What Does Outpatient Joint Replacement Mean?
Orthopedic surgeon and hip and knee replacement specialist Kevin Lindgren, M.D., discusses the trend toward outpatient joint replacement and what patients can expect.
When you think about joint replacement, you might imagine a long hospital stay, followed by more time in an inpatient rehabilitation facility. While that used to be the case, it may surprise you to learn that today, doctors perform most joint replacement procedures as outpatient surgery. What does it mean to have outpatient joint replacement surgery? We asked Kevin Lindgren, M.D., orthopedic surgeon and hip and knee replacement specialist at Summit, to tell us more.
What is outpatient joint replacement?
In an outpatient joint replacement, you generally go home the same day, although patents can stay in the hospital or surgery center for up to 23 hours, if needed. In many cases, joint replacements are performed in specialized surgery centers rather than hospitals. This often streamlines the postsurgical recovery process, so patients can go home more quickly.
Thanks to technical advancements in joint replacement, as well as how often these procedures are performed, “Hip or knee replacement just isn’t a surgery that has to be done in a hospital anymore,” Dr. Lindgren said. More than one million patients have joint replacement surgery each year in the United States.
Why are joint replacements considered outpatient surgery now?
The change to outpatient joint replacement surgery happened because of changes in Medicare regulations. Medicare now qualifies hip or knee replacement surgery as an outpatient surgery.
“This is something that Medicare insurance has decided. The reason they decided to define joint replacement as outpatient surgery is because orthopedic surgeons and joint replacement specialists have proved that we can do a hip or knee replacement very safely, and very well, in a nonhospital situation,” Dr. Lindgren said. “You can go home soon after surgery — and that has been shown to reduce surgical risks as well.”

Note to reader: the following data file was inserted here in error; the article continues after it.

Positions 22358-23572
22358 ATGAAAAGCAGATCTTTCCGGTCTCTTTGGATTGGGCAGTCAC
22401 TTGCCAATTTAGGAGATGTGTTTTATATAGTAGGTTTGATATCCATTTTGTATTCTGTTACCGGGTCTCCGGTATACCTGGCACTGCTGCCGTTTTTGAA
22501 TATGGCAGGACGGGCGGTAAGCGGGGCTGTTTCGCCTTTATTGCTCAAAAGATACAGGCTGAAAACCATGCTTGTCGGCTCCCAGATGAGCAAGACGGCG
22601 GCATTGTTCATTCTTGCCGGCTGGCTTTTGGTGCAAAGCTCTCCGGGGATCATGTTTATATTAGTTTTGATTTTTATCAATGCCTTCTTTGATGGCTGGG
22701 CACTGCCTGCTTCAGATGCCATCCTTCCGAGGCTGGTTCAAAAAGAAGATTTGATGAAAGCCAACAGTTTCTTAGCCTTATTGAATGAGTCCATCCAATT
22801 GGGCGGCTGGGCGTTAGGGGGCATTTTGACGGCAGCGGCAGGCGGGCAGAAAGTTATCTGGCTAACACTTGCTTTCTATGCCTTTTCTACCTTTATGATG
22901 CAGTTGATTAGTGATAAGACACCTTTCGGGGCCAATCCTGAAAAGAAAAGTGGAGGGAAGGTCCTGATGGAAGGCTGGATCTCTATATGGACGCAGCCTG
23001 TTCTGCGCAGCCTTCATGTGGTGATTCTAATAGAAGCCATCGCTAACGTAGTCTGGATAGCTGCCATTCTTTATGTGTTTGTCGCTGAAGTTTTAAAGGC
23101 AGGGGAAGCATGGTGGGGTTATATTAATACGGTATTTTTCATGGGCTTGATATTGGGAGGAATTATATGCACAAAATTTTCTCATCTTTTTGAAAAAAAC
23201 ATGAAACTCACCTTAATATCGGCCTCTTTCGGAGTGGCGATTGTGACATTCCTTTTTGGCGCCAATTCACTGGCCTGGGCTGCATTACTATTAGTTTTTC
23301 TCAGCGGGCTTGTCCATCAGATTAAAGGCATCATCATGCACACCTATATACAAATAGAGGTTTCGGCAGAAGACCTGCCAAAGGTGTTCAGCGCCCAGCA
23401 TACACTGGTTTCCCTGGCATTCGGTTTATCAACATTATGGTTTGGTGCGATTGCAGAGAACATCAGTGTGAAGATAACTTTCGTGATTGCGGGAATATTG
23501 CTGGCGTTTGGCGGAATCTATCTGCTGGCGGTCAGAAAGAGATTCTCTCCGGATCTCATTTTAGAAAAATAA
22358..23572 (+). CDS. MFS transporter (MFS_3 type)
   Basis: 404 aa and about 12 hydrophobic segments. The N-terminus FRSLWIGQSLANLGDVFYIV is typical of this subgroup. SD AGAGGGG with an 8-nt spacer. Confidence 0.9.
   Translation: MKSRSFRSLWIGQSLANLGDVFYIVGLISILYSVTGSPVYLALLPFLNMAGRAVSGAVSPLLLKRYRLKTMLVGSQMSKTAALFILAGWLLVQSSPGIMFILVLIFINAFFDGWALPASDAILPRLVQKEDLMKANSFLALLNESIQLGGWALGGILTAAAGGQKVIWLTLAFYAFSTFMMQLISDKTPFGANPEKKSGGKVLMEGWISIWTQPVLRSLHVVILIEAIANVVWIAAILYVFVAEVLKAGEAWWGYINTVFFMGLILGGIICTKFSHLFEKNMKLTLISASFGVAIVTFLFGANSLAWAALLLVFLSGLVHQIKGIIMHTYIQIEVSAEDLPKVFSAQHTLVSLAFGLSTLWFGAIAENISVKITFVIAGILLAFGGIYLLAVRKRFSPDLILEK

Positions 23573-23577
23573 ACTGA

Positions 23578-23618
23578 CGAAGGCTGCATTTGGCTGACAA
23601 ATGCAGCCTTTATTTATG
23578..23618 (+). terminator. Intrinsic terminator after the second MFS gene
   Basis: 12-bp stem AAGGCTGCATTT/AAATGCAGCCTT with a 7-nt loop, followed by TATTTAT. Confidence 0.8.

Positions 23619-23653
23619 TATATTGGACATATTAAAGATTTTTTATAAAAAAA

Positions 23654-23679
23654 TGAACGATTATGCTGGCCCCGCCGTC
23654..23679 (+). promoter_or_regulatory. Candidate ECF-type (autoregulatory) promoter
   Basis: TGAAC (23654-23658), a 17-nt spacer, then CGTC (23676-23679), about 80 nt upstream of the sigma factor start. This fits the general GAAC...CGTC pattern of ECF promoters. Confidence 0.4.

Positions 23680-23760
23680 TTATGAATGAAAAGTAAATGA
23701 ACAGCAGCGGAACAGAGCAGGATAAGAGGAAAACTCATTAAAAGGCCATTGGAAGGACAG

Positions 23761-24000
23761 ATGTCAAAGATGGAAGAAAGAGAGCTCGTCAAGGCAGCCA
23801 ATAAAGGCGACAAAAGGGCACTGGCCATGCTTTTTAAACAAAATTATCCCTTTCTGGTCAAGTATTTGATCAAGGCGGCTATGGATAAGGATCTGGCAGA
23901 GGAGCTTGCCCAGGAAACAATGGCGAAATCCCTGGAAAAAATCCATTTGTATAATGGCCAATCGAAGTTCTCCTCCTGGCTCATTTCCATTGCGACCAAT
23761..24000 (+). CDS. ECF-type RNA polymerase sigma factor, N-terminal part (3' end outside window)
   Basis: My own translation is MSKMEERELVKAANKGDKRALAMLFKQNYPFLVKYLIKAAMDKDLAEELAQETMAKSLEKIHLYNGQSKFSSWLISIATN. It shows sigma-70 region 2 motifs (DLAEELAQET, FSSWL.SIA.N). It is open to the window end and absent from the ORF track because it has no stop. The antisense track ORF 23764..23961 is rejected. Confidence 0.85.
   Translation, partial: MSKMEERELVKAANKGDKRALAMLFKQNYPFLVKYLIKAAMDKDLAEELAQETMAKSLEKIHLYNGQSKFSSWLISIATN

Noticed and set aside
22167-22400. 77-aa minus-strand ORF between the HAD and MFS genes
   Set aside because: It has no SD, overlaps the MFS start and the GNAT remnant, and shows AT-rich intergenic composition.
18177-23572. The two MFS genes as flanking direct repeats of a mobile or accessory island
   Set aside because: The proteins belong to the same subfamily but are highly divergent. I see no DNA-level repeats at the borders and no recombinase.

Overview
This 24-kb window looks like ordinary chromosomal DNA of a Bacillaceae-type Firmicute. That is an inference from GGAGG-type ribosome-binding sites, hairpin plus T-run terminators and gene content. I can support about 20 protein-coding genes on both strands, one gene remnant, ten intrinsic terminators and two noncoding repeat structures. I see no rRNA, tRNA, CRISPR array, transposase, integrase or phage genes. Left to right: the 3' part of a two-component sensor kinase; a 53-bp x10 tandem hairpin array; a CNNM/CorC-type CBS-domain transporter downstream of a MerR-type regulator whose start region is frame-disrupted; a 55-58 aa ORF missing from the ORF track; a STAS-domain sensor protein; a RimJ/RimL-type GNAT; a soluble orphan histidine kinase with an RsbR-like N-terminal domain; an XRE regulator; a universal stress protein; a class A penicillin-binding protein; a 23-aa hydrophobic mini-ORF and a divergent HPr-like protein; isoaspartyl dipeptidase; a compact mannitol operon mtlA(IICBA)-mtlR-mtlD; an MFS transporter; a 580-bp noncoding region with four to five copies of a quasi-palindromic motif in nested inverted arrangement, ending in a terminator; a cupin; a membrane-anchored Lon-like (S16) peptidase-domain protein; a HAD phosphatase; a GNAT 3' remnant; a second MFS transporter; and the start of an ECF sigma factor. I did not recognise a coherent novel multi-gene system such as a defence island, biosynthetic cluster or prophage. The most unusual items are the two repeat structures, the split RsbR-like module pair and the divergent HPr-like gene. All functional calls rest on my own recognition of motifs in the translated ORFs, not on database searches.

Summit Care Suites
Although many people choose to go home after joint replacement surgery, there are other options available. Summit Orthopedics offers our Care Suites at our Vadnais Heights and Eagan locations. The Care Suites are specialty recovery suites that combine the comfort of a hotel with the safety of a healthcare facility.
Our Care Suites help patients transition between the surgery center and home. In addition to hotel-like amenities, they offer specialized nursing and therapy to get your recovery off to a great start.
“The Care Suites are a great option that Summit has available for patients who have received joint replacement surgery and aren’t comfortable heading straight home,” Dr. Lindgren said.
When to seek treatment for your arthritis
Arthritis doesn’t have to spell the end of an active life. If you are experiencing worrisome symptoms or persistent pain, the renowned arthritis specialists at Summit Orthopedics can help. We work with you to confirm a diagnosis and develop an appropriate conservative treatment plan. If nonsurgical treatments fail to support your lifestyle goals, fellowship-trained orthopedic surgeons will consult with you and discuss appropriate surgical options. Summit is home to innovative joint replacement options. Our Vadnais Heights Surgery Center is one of a select few nationally to receive The Joint Commission’s Advanced Certification for Total Hip and Total Knee Replacement.
Summit has convenient locations across the Minneapolis-St. Paul metro area, serving Minnesota and western Wisconsin. We have state-of-the-art centers for comprehensive orthopedic care in Eagan, MN, Plymouth, MN, Vadnais Heights, MN, and Woodbury, MN, as well as additional community clinics throughout the metro and southern Minnesota.
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“As an orthopedic surgeon, and hip and knee specialist I strive to help patients restore function and regain lost quality of life. This is done through surgical and non-surgical means. The daily interactions with my patients is the most rewarding part of what I do. I enjoy the discussions about diagnosis and helping to educate people and discuss treatment options.”
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